- The Washington Times - Saturday, September 7, 2002


The International Crisis Group, a private, multinational organization based in Brussels, has staff members on five continents working through field-based analysis and high-level advocacy to prevent and contain conflict. Its projects and methods can be viewed on the Internet at www.intl-crisis-group.org.

In a recent statement, ICG's Asia program director, Robert Templer, noted that Kyrgyzstan's government has been astounded at the scale of this year's popular discontent in the country.

“But the ruling elite has lost touch with the majority of the population, and the increasingly autocratic behavior of President Askar Akayev is fueling unrest,” he said. “Long-term stability remains under threat unless underlying political and economic problems are resolved. Many people were also emboldened by these events, and demonstrations will likely be renewed.”

Following are excerpts, with minor changes, of the ICG's analysis from a recent press release:

“Kyrgyzstan is entering a period of political uncertainty. President Akayev's term comes to an end in 2005, and he has stated that he will not contest the election. But he has no obvious successor, and there is an increasing concentration of power around him, his family and close colleagues.

“International attention was [previously] rarely focused on Central Asia, but since September 2001 the region has suddenly registered on policy-makers' agendas. Nearly 2,000 U.S. and Coalition troops are now located at Manas Airport near Bishkek, as part of the forces active in Afghanistan, and Kyrgyzstan is playing a key strategic role in the region. Stability in this country is now of fundamental concern to the international community but, since early 2002, it has declined sharply.

“The leadership has taken an increasingly authoritarian line toward the opposition, perhaps believing that the U.S. presence gave it more leeway. A popular deputy, Azimbek Beknazarov, was arrested in January 2002, and several opposition newspapers were closed. His arrest provoked protests in the south of the country, particularly in his home territory of Aksy district, in Jalal-Abad province. In confrontations with protesters in March, police shot dead five demonstrators, the first time political protests had turned violent in Kyrgyzstan.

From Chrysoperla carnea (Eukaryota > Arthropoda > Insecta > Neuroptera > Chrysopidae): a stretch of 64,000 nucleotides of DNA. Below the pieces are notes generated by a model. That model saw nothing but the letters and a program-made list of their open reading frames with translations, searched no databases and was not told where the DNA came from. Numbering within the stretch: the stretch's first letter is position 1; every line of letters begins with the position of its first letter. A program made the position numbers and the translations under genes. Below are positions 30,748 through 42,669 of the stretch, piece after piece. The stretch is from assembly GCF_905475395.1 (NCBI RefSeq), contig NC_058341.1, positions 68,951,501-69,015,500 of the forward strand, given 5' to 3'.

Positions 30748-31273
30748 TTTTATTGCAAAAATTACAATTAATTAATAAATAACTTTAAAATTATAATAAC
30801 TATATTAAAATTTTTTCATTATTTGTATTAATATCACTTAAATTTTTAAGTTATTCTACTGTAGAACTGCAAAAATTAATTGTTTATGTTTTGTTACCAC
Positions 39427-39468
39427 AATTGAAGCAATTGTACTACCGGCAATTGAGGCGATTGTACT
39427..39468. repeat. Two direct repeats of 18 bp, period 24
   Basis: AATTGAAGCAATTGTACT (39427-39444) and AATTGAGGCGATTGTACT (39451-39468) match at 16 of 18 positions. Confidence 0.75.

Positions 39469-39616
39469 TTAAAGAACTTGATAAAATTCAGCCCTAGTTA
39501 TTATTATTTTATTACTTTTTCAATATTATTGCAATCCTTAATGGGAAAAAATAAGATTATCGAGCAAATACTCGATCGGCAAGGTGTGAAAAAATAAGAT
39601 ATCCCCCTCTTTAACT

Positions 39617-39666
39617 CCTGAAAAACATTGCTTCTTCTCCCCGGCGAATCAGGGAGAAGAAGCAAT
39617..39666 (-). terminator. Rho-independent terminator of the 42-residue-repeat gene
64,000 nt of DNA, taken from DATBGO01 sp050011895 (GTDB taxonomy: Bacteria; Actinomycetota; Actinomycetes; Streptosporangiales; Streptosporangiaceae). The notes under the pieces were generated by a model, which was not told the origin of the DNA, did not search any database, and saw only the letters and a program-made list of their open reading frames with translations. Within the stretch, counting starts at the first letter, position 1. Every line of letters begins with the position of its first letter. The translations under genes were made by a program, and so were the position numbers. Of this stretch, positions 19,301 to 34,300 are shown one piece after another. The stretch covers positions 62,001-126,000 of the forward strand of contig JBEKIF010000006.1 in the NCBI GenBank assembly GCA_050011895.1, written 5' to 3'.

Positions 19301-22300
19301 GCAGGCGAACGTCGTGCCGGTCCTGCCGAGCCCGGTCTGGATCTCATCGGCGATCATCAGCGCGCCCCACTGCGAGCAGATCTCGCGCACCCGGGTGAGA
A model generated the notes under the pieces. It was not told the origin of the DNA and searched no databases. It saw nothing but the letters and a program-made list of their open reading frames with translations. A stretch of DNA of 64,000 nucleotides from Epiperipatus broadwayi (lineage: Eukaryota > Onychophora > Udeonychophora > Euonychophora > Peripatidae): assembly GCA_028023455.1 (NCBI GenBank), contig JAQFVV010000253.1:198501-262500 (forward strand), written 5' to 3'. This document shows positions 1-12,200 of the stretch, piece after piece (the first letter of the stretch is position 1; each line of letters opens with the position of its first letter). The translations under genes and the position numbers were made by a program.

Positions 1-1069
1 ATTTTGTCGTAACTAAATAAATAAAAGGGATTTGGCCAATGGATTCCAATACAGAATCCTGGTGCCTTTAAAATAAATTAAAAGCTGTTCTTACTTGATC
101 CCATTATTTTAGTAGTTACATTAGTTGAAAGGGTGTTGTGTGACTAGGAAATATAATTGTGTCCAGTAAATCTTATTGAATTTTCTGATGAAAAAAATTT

“After the shootings, thousands of supporters of Mr. Beknazarov protested in the South, demanding the dismissal of charges against him and the punishment of those responsible for the killings. President Askar Akayev dismissed the prime minister and interior minister in late May 2002, leading to the resignation of the whole government. But the protests continued, with demonstrators staging mass marches between southern cities.

“Tensions mounted as their demands became more radical, including a call for Mr. Akayev's resignation, and they threatened to march on Bishkek. It was only when the appeal courts lifted the charges against Mr. Beknazarov that the protesters were finally persuaded to go home.

“This move calmed the situation temporarily, but the anger of the protesters has hardly abated. And it has not solved the underlying political and economic problems in Kyrgyzstan that have given rise to widespread discontent. Long-term stability remains under threat unless a more comprehensive review of policy is undertaken and serious measures introduced to calm the situation.

“Many protesters have been emboldened by their apparent success, and it is likely that demonstrations will be renewed. Even if these grind to a halt, Kyrgyzstan is entering a period of uncertainty, as it approaches the end of Mr. Akayev's term in office in 2005. As the struggle for power gathers pace during this transition period, there is considerable potential for further conflict.”

The ICG overview went on to say that the way Kyrgyzstan's crisis develops depends on five factors, which it examined, and it concluded that the main effort in resolving the crisis must be made by Kyrgyzstan's political forces.

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